So, this summer I threw caution to the wind to enter a contest from a writing gig for Cosmopolitan. Wait, what, J, Cosmo’s a chick mag. Yeah, all the more reason to enter…guys’ egos aren’t gonna allow them to do the “unmanly.” Anyhoo, the contest was to write about college life, anything about it. I immediately thought of a time that stands out as a defining moment.
Be good to each other.
Without further ado, here’s Opening Eyes:
I’ve been disabled all my life living in an able-bodied world. The rest of the family’s able-bodied except for my brother, who had Spina Bifida, like I do. Most of my friends throughout my life have been or are able-bodied with a few exceptions. My first wife was able-bodied, but she couldn’t hack life with a disabled guy, so she cut and ran off with another guy. I’m now married to another disabled woman, a surprise to both of us, for the last 14 years, together 17, thank you, thank you.
Together, we get asked all sorts of questions, and being one of those that don’t mind answering questions, we answer all with no hiccups or strange looks…at least not from us anyway. We’ve been asked everything from the normal ‘what do we have’ to about our tattoos to “how do we ‘do it’.” Nothing’s off limits. Most people compliment us saying how they don’t think they’d make it…especially when they really get to know us and come to our house, which we own with our two dogs, Hollywood and Chewy.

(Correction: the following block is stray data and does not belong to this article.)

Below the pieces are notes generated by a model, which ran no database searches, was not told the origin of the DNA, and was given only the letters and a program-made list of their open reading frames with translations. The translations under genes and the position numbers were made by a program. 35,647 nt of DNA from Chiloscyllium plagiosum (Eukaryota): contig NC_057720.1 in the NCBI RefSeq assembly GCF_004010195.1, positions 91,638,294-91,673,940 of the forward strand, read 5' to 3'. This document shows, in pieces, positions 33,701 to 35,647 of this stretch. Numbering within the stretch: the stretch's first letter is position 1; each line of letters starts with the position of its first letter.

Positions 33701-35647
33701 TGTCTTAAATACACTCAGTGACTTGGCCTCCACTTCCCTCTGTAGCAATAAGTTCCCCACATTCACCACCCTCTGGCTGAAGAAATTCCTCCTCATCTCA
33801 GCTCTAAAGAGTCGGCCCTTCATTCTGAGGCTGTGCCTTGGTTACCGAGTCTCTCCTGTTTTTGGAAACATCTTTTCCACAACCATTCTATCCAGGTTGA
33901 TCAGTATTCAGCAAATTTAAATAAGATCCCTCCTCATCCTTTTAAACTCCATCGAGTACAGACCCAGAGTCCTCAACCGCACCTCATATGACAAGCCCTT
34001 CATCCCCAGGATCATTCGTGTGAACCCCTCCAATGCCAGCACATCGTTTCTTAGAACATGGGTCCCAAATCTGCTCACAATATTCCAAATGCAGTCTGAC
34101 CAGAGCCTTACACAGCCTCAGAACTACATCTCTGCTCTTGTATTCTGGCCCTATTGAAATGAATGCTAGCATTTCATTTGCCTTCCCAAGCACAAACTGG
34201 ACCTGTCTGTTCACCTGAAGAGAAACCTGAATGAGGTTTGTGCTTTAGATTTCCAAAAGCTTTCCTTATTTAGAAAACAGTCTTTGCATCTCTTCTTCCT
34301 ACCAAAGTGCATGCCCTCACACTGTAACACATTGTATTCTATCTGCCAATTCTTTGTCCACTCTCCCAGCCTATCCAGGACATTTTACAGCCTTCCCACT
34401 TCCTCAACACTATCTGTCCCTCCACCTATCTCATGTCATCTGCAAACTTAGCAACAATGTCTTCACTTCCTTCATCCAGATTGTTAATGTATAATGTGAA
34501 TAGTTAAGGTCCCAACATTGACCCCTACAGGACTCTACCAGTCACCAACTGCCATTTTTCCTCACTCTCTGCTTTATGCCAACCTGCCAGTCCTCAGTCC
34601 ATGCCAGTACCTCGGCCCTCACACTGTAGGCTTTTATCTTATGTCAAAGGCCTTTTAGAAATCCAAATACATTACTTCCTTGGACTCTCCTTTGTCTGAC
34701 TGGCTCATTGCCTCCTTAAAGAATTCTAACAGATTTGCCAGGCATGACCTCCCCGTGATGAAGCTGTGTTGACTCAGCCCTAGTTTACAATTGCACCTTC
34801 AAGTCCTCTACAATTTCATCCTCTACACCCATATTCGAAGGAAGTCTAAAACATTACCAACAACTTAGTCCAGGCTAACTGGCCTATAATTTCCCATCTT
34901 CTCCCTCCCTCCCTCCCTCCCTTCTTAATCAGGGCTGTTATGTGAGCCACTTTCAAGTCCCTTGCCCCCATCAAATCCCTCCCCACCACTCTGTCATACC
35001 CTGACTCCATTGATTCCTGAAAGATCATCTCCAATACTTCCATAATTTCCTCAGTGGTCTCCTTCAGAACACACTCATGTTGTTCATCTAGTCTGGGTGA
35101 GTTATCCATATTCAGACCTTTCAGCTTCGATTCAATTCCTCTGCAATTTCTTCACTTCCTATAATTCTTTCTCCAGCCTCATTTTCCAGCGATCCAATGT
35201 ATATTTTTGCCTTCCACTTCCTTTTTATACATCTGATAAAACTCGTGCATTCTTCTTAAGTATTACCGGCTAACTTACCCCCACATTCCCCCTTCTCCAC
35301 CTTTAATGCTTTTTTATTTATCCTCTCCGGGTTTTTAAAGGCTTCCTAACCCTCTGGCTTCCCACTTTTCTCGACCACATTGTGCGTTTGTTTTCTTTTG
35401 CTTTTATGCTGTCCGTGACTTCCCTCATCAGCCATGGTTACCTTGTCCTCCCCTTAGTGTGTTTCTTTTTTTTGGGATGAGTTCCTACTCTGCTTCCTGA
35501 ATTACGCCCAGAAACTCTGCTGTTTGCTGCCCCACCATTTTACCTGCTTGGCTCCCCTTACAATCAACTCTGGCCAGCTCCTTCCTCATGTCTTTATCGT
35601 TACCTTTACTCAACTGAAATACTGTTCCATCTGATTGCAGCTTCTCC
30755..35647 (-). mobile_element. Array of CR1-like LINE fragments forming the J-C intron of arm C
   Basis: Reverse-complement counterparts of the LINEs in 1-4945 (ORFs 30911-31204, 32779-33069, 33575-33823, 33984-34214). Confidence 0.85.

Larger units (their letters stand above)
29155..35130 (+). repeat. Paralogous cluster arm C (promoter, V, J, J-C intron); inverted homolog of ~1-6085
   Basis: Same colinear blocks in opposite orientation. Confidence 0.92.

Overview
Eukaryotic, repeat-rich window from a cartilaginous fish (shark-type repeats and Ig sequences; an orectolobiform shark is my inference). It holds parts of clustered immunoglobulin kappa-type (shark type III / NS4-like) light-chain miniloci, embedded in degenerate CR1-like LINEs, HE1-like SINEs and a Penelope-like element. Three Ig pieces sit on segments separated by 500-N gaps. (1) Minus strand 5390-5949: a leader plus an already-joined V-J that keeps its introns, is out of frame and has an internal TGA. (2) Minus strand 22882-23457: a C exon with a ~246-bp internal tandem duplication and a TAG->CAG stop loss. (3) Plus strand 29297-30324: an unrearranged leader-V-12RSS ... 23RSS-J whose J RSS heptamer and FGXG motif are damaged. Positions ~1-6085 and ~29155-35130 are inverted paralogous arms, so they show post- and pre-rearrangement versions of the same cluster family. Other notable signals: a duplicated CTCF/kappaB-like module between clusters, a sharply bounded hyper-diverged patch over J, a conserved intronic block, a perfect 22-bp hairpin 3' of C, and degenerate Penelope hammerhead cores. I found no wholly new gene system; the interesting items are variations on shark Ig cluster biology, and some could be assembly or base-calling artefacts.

Given that, when I was in college (Midland College) for a degree in English with a double minor in Psych and Computers, I was in a group made by myself and a couple of friends inviting able-bodied and disabled alike. We were a small group with big ideas. One of our ideas that came to fruition was getting a few manual wheelchairs and inviting professors to do their day totally from a chair. We had a few takers, and I had a few chairs to loan out. The thing was, once the students learned about our experiment, they got in on it, and would report to us who did what…and if they cheated. We even heard of students going to the restroom to make sure the prof even used the restroom without standing to go in the urinal or transferred in the stall. Most tapped out. We heard the vice president of instruction, Stan Jacobs, was the only prof to fulfill the day…even handing out papers in class and teaching from his chair. We caught up to him later, and he admitted to being sore from pushing himself around campus along with everything else he encountered during his day being disabled.